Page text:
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Benefits of Niacinamide Explained

Katelyn Hagerty

Medically reviewed by Katelyn Hagerty, FNP

Written by Our Editorial Team

Last updated 6/23/2021

Search for information about the newest skincare trends and you’ll come across one ingredient after another promoted as the latest essential for healthy skin.

There’s caffeine, which may play a major role in slowing the aging process. 

There’s also hyaluronic acid—notorious for its ability to retain water, improve skin elasticity and reduce the visibility of fine lines and wrinkles. 

Then there’s niacinamide. A water-soluble form of vitamin B, niacinamide offers a range of skincare benefits, including the ability to reduce visible signs of aging, improve skin tone and shield your skin from common sources of damage.

Unlike many other popular skincare ingredients, the benefits of niacinamide are plentiful—and backed by science—especially when it comes to preventing signs of aging.

Read on to learn more about these benefits, and how niacinamide can fit into your anti-aging skincare routine. 

What Is Niacinamide?

Niacinamide is a form of vitamin B3. In fact, it’s one of two forms of vitamin B3, the other being niacin, or nicotinic acid.

You can find niacinamide in many common foods, including fish, poultry,  meat, yeast, milk, eggs, beans, grains and green vegetables. It’s also widely available as a dietary supplement.

Niacinamide can be consumed in food or produced within the body from niacin. It’s used in a variety of different bodily processes, including maintaining healthy cells and metabolizing fats and simple carbohydrates.

Like many other vitamins, niacinamide helps to maintain your skin. Research shows it can actually improve the skin’s structure, potentially reversing certain effects caused by  the aging process.

Thanks to its anti-aging skincare benefits, you can find niacinamide in many skin creams, clay masks and other products, including this Anti-Aging Cream

Benefits of Niacinamide

So, what does niacinamide actually do? Well, a lot. Unlike many other hyped skincare ingredients—which are often products of marketing instead of science—niacinamide is backed by serious research showing it can improve your skin.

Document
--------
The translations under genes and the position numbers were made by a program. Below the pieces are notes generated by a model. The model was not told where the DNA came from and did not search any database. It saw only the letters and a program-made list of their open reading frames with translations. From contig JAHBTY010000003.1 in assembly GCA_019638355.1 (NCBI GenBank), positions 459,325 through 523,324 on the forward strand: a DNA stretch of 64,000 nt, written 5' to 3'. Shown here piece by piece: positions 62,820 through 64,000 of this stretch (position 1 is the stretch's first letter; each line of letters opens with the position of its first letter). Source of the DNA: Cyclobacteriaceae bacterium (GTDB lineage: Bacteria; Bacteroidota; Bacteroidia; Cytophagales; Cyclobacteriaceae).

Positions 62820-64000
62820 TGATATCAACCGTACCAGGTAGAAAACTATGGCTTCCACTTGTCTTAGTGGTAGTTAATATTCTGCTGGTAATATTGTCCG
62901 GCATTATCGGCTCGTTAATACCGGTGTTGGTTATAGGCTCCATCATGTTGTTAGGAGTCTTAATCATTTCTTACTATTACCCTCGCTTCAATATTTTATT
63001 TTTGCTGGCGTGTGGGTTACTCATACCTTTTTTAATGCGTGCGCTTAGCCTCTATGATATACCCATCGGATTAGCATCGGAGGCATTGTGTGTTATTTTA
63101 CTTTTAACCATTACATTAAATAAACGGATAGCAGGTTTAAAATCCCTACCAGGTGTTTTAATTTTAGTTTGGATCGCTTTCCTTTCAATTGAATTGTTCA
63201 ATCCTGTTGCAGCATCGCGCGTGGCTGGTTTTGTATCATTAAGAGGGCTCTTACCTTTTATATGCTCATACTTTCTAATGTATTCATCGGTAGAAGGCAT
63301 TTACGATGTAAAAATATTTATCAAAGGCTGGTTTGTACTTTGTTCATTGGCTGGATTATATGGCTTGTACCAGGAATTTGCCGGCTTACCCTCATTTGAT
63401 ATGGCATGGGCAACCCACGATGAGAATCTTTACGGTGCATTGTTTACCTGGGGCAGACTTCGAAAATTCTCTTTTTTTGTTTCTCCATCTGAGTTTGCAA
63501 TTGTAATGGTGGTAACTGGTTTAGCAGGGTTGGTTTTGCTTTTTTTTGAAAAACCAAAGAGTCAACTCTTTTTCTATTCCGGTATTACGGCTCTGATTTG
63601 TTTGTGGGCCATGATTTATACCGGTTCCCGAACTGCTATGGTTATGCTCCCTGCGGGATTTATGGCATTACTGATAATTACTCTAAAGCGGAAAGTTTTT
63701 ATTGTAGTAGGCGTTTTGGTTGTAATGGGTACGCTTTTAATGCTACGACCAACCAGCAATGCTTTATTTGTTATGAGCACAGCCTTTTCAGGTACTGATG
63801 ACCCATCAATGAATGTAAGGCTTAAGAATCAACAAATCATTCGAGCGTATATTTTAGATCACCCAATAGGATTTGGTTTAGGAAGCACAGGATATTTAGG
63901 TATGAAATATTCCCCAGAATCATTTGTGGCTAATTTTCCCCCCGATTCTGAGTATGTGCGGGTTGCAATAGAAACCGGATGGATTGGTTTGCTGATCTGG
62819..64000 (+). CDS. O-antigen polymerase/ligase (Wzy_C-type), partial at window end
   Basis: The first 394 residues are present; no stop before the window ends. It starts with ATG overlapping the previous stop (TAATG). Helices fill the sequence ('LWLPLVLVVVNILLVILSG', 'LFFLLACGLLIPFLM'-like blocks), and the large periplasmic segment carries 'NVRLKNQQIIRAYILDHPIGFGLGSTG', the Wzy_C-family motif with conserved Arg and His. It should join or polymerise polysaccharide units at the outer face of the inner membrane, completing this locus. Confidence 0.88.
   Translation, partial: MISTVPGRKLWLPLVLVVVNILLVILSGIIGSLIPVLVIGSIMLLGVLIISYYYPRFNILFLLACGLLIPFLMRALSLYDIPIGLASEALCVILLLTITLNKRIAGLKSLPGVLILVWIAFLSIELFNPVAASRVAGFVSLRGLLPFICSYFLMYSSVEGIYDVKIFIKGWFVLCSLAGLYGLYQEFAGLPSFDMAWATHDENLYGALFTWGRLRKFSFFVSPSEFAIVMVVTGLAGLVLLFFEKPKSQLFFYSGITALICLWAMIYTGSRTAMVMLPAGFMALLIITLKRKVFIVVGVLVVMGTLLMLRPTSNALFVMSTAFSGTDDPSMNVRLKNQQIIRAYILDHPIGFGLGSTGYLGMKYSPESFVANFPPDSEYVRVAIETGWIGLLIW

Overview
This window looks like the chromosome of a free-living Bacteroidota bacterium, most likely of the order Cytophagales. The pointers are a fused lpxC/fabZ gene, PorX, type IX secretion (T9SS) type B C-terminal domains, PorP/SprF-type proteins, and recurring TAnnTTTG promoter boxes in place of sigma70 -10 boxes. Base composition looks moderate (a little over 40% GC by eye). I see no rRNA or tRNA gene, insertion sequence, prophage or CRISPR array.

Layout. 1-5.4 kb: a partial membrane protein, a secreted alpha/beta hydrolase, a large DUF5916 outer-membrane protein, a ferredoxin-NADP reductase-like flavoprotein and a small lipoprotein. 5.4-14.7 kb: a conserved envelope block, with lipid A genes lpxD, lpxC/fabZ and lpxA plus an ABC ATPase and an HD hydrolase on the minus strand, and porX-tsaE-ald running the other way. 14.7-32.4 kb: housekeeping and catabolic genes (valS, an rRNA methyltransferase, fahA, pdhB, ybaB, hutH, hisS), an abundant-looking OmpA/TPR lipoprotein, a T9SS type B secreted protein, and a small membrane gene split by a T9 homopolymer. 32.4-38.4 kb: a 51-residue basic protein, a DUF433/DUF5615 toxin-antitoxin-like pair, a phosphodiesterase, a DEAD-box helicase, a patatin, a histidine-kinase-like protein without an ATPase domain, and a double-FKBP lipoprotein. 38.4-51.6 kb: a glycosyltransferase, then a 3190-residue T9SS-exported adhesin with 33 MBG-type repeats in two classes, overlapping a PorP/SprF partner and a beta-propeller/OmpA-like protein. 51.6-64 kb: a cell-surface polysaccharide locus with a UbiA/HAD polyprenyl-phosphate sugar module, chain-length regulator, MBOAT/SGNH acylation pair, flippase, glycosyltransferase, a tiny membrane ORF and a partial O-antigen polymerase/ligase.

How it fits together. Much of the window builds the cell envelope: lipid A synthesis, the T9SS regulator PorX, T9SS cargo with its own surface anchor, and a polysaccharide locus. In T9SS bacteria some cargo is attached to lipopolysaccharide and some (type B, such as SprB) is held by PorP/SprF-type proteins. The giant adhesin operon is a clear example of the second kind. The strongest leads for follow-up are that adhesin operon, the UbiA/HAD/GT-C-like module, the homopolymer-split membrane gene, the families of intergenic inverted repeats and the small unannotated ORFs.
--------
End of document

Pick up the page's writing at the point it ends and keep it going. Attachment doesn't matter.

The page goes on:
Below are several of the most impressive skincare benefits of niacinamide, along with the latest research behind each claim. 

Fewer Fine Lines and Wrinkles

Fine lines and wrinkles are common signs of aging you may first notice in your 20s, 30s or 40s. 

Wrinkles develop due to a combination of natural changes in your skin, as well as the effects of frequent exposure to sunlight.

Research has found that niacinamide can make fine lines and wrinkles less visible, giving skin a more youthful appearance.

For example, in one study of niacinamide, researchers asked a group of 50 women with visible wrinkles and fine lines to use two separate treatments. 

One treatment, which was to be applied to one side of the face, contained niacinamide.

The other skincare product applied to the opposite side of the face was a non-therapeutic placebo.

The women were instructed to apply the treatments twice daily for a period of 12 weeks. During the study, the researchers measured progress using facial photos and special equipment.

At the end of 12 weeks, the women had fewer fine lines and wrinkles on the skin treated using niacinamide than on the skin treated with the non-therapeutic lotion.

A similar study was carried out in Japan with almost identical results—the area of skin treated with niacinamide showed reduced wrinkles.